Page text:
By the way, IL-10 is the lone anti-inflammatory agent on that list.  It's a lonely place.

 

The net net...too much inflammatory response is toxic to the brain.

 

Retrenchment and actual brain loss can result.

 

Check out CBD and neuroinflammation to really get into the weeds of it.

 

So...we spend a great deal of time looking at the pathways because it's important to make sure there's actual research backing something.

 

On to the studies of CBD and depression.

CBD studies on depression 

Interestingly, we have more studies on CBD and anxiety than for depression.

 

Most of the studies to date are animal studies are studies on specific pathways that we covered above.

 

One study looked at mice specifically bred to display depressive-like symptoms.

 

They are then placed in a forced swimming tank and when they stop swimming, that's called immobility.

 

Depression will lead to this state faster.

 

It's a standard test for antidepressants in animal studies and they delay this immobility.

 

CBD had the same effect!

 

The conclusion was that the effects of treatment with cannabidiol were fast-acting and sustained, persisting for up to seven days after a single dose was administered to animals belonging to different models of depression (including a stress model and a genetic susceptibility model). 

https://neurosciencenews.com/cbd-depression-9775/

 

Interestingly, they look at brain structure after the experiment and found the tell-tale signs we've discussed ad nauseum above: 

When we studied the mechanisms involved in these effects, we found that treatment with cannabidiol induces a rapid rise in levels of brain-derived neurotrophic factor, or BDNF.

 

And in the critical area that's susceptible to all the insults we discussed above (stress, inflammation, chemicals, etc): 

We also observed an increase in synaptogenesis in the prefrontal cortex of these animals.

 

We expect this after everything we've looked at but it's nice to see it in living creatures.

 

Human trials on CBD and depression are ongoing and planned and we'll make sure to add them here as they come online.

 

Let's look at other tools we found along the way in this research.

Other tools for depression 

There are some interesting players out there for depression which were so intriguing, we did full reviews on them: 

  • Psilocybin - active ingredient in magic mushrooms will be a game-changer for depression within a few years
  • NAC N-acetylcysteine - turns out it might be a huge supporter of glutamate balance
  • Mindful meditation - slow-motion neurogenesis
  • Exercise - anti-inflammatory and booster of neurogenesis

 

Check out the full reviews.

 

Psilocybin isn't legal yet (except for a small and growing list of places).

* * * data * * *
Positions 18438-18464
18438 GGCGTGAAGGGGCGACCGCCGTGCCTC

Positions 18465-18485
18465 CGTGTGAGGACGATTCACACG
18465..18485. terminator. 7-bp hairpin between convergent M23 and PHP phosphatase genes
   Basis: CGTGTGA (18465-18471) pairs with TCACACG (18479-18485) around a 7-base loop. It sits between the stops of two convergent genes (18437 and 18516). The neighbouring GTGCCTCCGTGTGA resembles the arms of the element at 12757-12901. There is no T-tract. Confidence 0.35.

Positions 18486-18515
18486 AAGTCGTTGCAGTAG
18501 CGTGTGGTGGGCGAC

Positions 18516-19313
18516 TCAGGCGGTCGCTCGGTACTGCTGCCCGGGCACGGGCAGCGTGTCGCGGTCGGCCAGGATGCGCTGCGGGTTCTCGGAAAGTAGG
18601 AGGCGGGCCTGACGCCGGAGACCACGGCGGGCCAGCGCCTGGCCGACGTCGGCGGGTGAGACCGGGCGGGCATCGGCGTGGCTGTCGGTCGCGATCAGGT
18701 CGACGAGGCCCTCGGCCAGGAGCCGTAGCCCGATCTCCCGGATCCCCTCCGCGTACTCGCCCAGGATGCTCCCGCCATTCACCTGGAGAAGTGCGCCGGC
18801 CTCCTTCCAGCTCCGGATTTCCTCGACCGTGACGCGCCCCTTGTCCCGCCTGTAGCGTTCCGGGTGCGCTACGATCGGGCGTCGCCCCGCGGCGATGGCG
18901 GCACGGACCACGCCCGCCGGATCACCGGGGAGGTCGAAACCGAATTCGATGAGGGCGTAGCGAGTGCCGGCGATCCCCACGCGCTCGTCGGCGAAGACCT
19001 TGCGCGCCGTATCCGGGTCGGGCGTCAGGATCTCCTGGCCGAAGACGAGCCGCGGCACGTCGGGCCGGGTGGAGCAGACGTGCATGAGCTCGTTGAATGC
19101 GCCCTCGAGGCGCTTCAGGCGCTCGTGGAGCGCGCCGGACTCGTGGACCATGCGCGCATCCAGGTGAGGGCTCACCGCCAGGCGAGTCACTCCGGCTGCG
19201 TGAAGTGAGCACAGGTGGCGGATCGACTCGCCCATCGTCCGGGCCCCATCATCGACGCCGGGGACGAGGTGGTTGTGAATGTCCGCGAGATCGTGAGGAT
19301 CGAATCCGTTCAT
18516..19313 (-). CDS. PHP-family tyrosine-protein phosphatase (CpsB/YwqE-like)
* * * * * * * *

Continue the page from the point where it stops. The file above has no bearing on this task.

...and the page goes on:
NAC is cheap, safe, and available right now.  It can take weeks to really kick in but the research is very interesting (also for addiction - see CBD and addiction).

 

Mindful meditation and exercise are no brainers.  The Calm app is a great way to get started for beginners. As for exercise, at least 30 minutes a day. 

 

Check out CBD, exercise, and mindful meditation for the research on brain growth! 

 

Some practical questions on CBD itself.

How much CBD to take for depression 

We actually have some guidance on this.

 

Some of the studies were up to 600 mg/day but the key is neurogenesis (the basis for SSRIs and CBD after all).

 

Neurogenesis effects were shown to peak at 300 mg of CBD/day.  That effect actually starts to go down from 300 to 600 mg.  

 

Short term, higher doses might bring relief but longer-term, 300 mg is the ideal max dosage.

 

This may be a lower amount for a given person depending on weight, liver function, genetics, etc.

 

The dosage can be broken up into separate doses totaling 300 for the day.

 

Try to take after meals and hold under tongue up to 60 seconds to maximize bioavailability.

 

Work with your doctor or naturopath with any supplement.

 

What about the type of CBD? 

What's the best CBD for depression 

There are basic requirements for any legitimate CBD: 

  • Organically grown in the US at an FDA registered farm
  • CO2 processed
  • 3rd party tested
  • No THC (THC actually has been shown to increase long term risk of depression)
  • No pesticides
  • No solvents
  • No heavy metals
  • No bacteria
  • No mold

 

Those are the basics and we meet all of these.  We actually test twice since our whole family uses IndigoNaturals.

 

Then there's the question of CBD isolate versus Full spectrum.

 

All the research listed above (in fact, over 100's of studies we reference on our site) is based on CBD isolate.  CBD by itself.

 

Learn all about CBD isolate versus full spectrum.

 

The big issue there is a histamine response (allergy pathway).

 

We see lots of people who have bad responses to full-spectrum which go away with CBD isolate.

 

That's why we started IndigoNaturals, to begin with.  

 

Here's the deal…

 

40-60% of people have histamine issues and that number goes up as we get older and for women

 

For this reason, we want the cleanest CBD we can get.

 

All the plant material in the full spectrum is not the right direction and there's no research to back it.

 

Afterall, allergic reactions are inflammatory in nature (remember the study on asthma??).

 

If you've stuck with us this far, congratulations.

 

A big part of addressing any mental health issue like depression is to unravel and deconstruct it.

 

You can then target the pathways directly (inflammation, neurogenesis, stress response, etc).

 

The neurogenesis piece is really the key.  Glutamate balance is the new kid on the depression block.

 

CBD and NAC together may be powerful allies against depression.  Keep us posted and be well!

 

shop cbd isolate oil online

Always work with a doctor or naturopath with any supplement!

The information provided here is not intended to treat an illness or substitute for professional medical advice, diagnosis, or treatment from a qualified healthcare provider.